Most importantly, you’ll get a brilliant night’s sleep in the comfy beds and fuel up with a hearty breakfast – the French toast with lashings of maple syrup will more than set you up for the day.
What and where to eat and drink in Montréal
Make sure you arrive in Montréal hungry because you’ll leave stuffed. Montréalers love their food (and have exacting standards) so you’ll always be guaranteed of a good meal. There are some of the classic dishes that you have to try here – bagels, poutine, smoked meats to name a few – but other than that, the gloves are off. The city’s diverse population means you can find almost any cuisine you crave, and sometimes a fusion of your favourites.
At the weekend, brunch is a big deal. Make reservations where you can or arrive early to avoid long waits. If you’re out by Saint-Henri, make a beeline for Arthurs Nosh Bar. The trendy green and white Jewish deli is always packed, and for good reason. The challah breakfast sandwich, loaded with scrambled eggs, salami, American cheese and lettuce, is a big hitter, as is the toasted challah with spiced aubergine and chickpeas.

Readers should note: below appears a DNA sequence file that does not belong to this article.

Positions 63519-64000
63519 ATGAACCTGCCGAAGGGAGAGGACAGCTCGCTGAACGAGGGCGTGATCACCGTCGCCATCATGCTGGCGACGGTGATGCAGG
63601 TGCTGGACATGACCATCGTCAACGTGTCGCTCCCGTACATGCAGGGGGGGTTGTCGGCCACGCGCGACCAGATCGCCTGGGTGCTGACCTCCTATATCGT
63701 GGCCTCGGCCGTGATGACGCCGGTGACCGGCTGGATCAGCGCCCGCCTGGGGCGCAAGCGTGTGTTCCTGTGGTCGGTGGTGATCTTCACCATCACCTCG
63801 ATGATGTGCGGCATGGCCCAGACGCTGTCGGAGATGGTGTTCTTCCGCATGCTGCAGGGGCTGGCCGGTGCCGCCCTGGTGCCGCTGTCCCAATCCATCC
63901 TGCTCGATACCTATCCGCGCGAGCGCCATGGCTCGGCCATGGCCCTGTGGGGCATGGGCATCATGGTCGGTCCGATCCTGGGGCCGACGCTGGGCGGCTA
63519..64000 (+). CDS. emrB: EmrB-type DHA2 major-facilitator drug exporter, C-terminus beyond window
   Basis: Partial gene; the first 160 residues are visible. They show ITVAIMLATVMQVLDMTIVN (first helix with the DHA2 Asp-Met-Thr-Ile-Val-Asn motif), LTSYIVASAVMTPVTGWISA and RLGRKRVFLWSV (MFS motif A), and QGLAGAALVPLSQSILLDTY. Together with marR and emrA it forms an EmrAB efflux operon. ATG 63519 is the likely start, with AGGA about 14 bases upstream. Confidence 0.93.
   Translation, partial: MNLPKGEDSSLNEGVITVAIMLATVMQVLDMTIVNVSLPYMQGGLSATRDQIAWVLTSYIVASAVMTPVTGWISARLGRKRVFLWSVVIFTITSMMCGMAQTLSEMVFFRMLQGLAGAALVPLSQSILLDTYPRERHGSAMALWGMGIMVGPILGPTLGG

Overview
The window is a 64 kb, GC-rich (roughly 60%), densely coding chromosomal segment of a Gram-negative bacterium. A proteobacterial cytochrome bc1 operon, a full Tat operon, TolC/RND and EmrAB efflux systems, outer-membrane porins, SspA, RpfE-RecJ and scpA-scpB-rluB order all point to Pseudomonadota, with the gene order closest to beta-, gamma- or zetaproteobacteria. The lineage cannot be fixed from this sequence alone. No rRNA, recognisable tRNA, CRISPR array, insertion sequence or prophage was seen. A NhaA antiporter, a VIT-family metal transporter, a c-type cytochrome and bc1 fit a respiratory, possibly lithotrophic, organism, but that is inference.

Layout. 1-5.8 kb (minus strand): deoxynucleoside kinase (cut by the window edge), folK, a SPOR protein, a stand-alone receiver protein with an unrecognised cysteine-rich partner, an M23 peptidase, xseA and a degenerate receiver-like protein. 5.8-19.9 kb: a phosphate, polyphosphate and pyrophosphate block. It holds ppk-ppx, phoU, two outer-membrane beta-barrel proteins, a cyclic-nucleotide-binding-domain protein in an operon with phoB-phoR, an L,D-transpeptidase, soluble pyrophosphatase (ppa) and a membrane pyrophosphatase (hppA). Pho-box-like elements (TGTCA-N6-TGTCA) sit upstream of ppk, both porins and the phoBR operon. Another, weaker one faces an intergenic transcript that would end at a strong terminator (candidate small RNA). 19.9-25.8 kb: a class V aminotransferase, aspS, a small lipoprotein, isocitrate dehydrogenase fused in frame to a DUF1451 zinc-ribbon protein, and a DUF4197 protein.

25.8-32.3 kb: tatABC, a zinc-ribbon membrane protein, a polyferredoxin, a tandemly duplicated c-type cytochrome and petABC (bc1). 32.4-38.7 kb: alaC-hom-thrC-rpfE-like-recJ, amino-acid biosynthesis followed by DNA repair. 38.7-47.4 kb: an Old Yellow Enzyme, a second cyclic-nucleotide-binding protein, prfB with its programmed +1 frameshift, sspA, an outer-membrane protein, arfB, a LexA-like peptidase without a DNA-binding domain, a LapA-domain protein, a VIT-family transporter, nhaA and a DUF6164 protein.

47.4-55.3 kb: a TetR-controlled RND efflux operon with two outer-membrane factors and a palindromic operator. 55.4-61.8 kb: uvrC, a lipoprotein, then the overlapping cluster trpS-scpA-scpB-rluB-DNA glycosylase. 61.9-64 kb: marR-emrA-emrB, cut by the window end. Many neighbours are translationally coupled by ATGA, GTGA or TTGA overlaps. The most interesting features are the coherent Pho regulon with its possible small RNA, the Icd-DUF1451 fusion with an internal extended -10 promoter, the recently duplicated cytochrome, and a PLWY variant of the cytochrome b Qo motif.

Maison Publique, on the other side of town, is also excellent – get the boudin (sausage) and eggs.
There’s a longtime rivalry between St-Viateur Bagel Shop (pictured below) and Fairmount Bagel. Handily, they’re around the corner from each other in the Plateau, so you decide for yourself. Piles of round breads are boiled and baked here every day (at St-Viateur, you can see the open production line from shaping to baking in the huge wood-fired oven).
There’s usually a selection of seeded and plain but your best bet is to order whatever’s just come out of the oven. While they’re obviously great smothered in cream cheese, the bagels are so incredibly tasty (think soft yet chewy and just a hint of sweetness – they’re boiled in honey water), they’re great just on their own.
A sandwich stuffed with melt-in-the-mouth smoked meat and drizzled with mustard is a must-try dish while in the city. The Montréal deli meat speciality usually involves beef brisket which has been salted and cured with spices. The quintessential place to get one is Schwartz’s Deli, an institution on St Lawrence Boulevard. Side pickle non-negotiable.